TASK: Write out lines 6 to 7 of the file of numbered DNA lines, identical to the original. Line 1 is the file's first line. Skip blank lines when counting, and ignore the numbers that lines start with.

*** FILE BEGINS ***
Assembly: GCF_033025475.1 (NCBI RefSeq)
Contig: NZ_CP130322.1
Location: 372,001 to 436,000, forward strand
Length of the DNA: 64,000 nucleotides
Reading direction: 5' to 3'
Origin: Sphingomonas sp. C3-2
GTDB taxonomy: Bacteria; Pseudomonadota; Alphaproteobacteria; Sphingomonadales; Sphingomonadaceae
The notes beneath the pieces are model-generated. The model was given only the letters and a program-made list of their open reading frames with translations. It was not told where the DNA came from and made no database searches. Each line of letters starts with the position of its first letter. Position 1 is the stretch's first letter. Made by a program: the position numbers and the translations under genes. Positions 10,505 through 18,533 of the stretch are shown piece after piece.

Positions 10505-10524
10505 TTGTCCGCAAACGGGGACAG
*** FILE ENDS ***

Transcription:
Origin: Sphingomonas sp. C3-2
GTDB taxonomy: Bacteria; Pseudomonadota; Alphaproteobacteria; Sphingomonadales; Sphingomonadaceae